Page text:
Guido Scarabottolo, designer and graphic artist, has worked with Italy’s top publishers, biggest advertising agencies and RAI. Since 1991 he has been collaborating with galleries and museums in Italy and abroad, while pursuing his own artistic quest and using scrap material like metal plate, aluminium smelting, rock, and wood, which he often incorporates into installations, sometimes in large spaces.
His kit starts inside a cardboard suitcase, a tribute to his parents who came from Veneto and Tuscany and met in Sesto San Giovanni.
The aeroplane, context
It’s roughly the same age as me. It’s made of painted wood and was made by my uncle who was a carpenter in an aeroplane factory and went on to set up his own business after the war. It was through him that I learnt about wood. I was his apprentice when I was young, and it was my job to straighten out used nails.
Ever since those summer holidays in the carpenter’s shop I’ve made an art out of reusing materials.
The blowpipe, DIY
As kids we were used to making the most of playing with what we found in the street. This was one of our weapons, handily loaded with pegs we’d stolen from people’s yards, corrugated card, rubber bands made with the punctured inner tubes of bikes, and paper from exercise books to make the can. A homely, apparently anonymous design, ready to be transformed with imaginative grips.
Anyway, what I’m trying to say is that my education was based on making do and wasting nothing. Having to make the most of things plays a role in my aesthetic choices: my design style came out of economy. Sometimes you don’t need to buy things, you can get going with whatever you have available.
The skull, mystery
My dad gave me this, he had no idea where it came from. One element that fed into my education was not knowing what things were and being unable to piece together their story. Mystery became a goal of mine, a component of my poetry as an illustrator: being able to construct images that can’t be fully explained and leaving space for doubt and different possible readings.
I could have brought a postcard of Rousseau’s Sleeping Gypsy. It’s a piece full of mystery: I couldn’t figure out if it was a man or a woman, and then there’s the lute and its keys which almost look like a constellation; behind that there’s a lion against the backdrop of the sea. I couldn’t understand anything in that picture. I’ve always hoped that at some point in my life I’d manage to create such a fascinating, unfathomable image.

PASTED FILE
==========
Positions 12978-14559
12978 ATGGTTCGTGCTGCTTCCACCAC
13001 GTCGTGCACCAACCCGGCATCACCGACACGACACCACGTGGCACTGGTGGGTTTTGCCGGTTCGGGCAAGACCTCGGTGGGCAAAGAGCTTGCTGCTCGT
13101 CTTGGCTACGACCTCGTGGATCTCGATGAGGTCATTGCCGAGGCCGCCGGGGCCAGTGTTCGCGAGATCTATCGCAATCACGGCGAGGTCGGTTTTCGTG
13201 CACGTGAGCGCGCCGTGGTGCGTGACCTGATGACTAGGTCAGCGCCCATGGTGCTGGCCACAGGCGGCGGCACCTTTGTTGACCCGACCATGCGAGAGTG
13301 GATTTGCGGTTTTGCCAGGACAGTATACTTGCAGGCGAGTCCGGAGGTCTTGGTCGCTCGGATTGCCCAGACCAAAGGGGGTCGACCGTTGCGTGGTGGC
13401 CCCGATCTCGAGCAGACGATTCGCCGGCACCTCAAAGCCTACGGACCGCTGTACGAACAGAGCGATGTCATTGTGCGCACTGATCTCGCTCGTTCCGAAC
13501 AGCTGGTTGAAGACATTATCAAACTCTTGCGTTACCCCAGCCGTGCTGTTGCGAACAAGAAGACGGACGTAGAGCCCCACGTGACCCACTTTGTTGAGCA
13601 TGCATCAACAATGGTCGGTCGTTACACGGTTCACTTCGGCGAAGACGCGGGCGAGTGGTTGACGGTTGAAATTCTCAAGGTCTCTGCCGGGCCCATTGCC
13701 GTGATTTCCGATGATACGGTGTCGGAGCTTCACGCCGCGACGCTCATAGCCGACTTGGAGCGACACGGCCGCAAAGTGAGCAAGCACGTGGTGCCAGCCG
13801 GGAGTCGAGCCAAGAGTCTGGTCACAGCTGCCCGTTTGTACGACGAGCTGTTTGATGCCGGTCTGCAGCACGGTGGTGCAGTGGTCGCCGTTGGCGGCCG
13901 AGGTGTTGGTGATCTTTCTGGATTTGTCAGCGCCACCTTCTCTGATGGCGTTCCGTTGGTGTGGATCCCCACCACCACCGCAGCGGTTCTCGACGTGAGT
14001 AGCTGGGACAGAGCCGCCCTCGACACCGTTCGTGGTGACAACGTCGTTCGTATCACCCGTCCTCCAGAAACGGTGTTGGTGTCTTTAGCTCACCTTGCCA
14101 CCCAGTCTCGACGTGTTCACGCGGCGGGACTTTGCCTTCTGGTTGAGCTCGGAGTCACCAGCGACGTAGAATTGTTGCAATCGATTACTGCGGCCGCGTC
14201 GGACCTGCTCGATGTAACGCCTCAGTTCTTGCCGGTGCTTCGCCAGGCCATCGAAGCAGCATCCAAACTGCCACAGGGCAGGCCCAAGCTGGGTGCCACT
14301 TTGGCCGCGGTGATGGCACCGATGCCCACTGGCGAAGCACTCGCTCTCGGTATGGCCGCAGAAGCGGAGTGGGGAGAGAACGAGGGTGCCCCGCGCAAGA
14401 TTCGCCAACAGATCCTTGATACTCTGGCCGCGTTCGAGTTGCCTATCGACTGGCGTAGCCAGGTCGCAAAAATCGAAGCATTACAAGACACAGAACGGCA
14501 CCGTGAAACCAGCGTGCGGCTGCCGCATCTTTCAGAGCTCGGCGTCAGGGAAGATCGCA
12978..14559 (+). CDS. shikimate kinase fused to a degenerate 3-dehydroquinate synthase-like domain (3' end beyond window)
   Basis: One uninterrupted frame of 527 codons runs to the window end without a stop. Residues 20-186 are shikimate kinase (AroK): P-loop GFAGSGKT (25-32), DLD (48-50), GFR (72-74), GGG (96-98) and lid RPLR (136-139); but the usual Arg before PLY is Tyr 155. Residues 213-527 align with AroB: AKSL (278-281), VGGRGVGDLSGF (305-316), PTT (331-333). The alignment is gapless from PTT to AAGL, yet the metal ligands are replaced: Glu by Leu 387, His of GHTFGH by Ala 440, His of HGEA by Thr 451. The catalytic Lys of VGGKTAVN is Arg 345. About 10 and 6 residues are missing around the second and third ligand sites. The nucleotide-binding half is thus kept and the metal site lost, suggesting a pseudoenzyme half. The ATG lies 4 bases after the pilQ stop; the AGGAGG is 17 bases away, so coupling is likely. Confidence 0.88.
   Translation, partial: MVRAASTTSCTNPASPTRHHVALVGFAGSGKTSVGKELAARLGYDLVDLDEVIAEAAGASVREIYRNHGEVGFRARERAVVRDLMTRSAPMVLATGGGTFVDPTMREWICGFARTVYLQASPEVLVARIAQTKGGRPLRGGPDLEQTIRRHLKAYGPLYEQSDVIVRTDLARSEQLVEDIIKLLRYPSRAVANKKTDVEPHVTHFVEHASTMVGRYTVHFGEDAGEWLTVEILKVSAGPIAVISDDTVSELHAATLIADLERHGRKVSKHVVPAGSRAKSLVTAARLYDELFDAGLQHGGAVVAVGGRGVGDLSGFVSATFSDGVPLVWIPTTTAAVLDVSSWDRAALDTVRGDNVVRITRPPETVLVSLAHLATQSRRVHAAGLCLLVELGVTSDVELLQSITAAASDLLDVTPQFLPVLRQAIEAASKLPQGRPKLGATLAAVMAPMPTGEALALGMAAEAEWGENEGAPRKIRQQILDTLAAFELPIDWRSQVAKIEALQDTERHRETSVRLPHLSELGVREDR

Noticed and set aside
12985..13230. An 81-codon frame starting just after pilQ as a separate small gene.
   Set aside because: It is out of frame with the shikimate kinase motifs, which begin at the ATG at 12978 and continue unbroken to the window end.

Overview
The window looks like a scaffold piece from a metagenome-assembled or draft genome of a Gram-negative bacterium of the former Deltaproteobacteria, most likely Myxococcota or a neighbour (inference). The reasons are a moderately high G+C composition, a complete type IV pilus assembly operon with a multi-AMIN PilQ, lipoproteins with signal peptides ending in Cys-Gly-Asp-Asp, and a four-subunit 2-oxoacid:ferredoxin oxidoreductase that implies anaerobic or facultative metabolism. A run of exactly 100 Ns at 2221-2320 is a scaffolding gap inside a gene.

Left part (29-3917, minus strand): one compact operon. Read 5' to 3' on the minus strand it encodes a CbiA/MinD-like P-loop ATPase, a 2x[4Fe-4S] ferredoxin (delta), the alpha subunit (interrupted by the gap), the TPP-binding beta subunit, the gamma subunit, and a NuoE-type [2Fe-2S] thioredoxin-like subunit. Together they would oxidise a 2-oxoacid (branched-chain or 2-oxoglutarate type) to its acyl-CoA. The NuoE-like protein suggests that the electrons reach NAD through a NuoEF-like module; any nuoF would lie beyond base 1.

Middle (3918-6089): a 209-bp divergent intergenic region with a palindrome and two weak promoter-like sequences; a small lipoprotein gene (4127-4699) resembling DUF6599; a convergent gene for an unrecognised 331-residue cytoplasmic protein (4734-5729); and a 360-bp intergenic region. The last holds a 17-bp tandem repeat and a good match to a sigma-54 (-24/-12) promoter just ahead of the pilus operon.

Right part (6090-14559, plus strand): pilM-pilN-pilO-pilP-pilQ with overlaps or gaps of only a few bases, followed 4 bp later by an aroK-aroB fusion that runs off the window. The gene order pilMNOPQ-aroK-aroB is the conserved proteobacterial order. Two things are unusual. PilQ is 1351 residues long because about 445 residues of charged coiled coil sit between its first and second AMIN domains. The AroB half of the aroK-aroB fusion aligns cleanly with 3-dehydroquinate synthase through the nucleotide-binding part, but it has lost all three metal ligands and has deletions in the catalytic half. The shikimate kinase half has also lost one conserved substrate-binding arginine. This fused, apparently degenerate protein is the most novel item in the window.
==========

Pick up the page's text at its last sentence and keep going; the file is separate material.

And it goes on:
A piece of driftwood, reticence
I spent whole summers forced to stay at the seaside with ladies who spent 8 hours a day tanning.
So I would walk along the beach looking for these things. I would make up crazy stories and carve sperm whales in honour of Moby Dick. All it took was a line and a few sweeps of the hand to reveal the whale. Lately I’ve been bringing them home like this, unfinished, embryonic. This is another poetic element that I try to pursue: leaving paths open.
Uncertainty isn’t a negative thing for me. It’s important for a drawing to be open to everyone’s gaze, for everyone to be able to find something in it, even if they haven’t read Proust or Kafka – in any case, Kafka’s better. You have to learn to work with the commonplace because it’s a way in. Basically, to me, drawings are like crime novels. I drop clues, but don’t give away the ending.
And finally, a hot water bottle.
Reticence, mystery, uncertainty. Not finishing things, not saying everything but letting your listener discover them: Theophrastus – whose name means divine expression – said it first. It has taken me ages to get where I am today, and in the end I discovered that my discoveries are all like that of hot water.
I discovered hot water in oceanic form. This is the deal: we have to learn how to move in a sea of hot water. The key is to warm it ourselves – learning bit by bit – rather than going to buy it ready-heated.
And a little bit of self-deprecation never did anyone any harm either.
Do you have a ritual for exorcising a blank page?
Something that really helps is to never finish a design in the evening so that you don’t have to start in the morning with a blank page. Also, having an archive of discarded experiments you can go back to helps; you never know if a shape or design will be perfect for the next job.
Otherwise, reading the brief that you have to design to before you go to bed. Ideas tend to show up in the drowsy haze of the next morning.
I would make two suggestions to young designers: don’t neglect your own work, and, in every job that you do, add a little something on top of what they asked for. Have fun and learn to outdo yourself.